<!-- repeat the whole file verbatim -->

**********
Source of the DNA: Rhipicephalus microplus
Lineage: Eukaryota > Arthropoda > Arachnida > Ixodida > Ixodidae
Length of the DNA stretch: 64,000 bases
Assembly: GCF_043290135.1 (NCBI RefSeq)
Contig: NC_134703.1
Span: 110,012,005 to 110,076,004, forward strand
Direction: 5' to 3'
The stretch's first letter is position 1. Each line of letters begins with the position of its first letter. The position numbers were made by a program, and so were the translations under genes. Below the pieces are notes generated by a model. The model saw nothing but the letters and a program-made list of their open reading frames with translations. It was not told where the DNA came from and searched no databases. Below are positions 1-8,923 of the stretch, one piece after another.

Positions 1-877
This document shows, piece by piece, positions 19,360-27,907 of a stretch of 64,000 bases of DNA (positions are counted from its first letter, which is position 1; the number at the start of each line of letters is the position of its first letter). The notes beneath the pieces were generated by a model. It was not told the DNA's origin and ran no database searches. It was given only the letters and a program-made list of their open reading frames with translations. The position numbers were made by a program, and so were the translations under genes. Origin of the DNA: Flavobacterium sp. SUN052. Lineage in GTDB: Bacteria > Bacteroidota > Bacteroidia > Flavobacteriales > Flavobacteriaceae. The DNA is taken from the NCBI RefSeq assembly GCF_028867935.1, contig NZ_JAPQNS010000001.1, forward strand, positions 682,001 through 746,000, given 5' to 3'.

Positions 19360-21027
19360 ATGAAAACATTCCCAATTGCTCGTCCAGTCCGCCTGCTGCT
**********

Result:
Source of the DNA: Rhipicephalus microplus
Lineage: Eukaryota > Arthropoda > Arachnida > Ixodida > Ixodidae
Length of the DNA stretch: 64,000 bases
Assembly: GCF_043290135.1 (NCBI RefSeq)
Contig: NC_134703.1
Span: 110,012,005 to 110,076,004, forward strand
Direction: 5' to 3'
The stretch's first letter is position 1. Each line of letters begins with the position of its first letter. The position numbers were made by a program, and so were the translations under genes. Below the pieces are notes generated by a model. The model saw nothing but the letters and a program-made list of their open reading frames with translations. It was not told where the DNA came from and searched no databases. Below are positions 1-8,923 of the stretch, one piece after another.

Positions 1-877
This document shows, piece by piece, positions 19,360-27,907 of a stretch of 64,000 bases of DNA (positions are counted from its first letter, which is position 1; the number at the start of each line of letters is the position of its first letter). The notes beneath the pieces were generated by a model. It was not told the DNA's origin and ran no database searches. It was given only the letters and a program-made list of their open reading frames with translations. The position numbers were made by a program, and so were the translations under genes. Origin of the DNA: Flavobacterium sp. SUN052. Lineage in GTDB: Bacteria > Bacteroidota > Bacteroidia > Flavobacteriales > Flavobacteriaceae. The DNA is taken from the NCBI RefSeq assembly GCF_028867935.1, contig NZ_JAPQNS010000001.1, forward strand, positions 682,001 through 746,000, given 5' to 3'.

Positions 19360-21027
19360 ATGAAAACATTCCCAATTGCTCGTCCAGTCCGCCTGCTGCT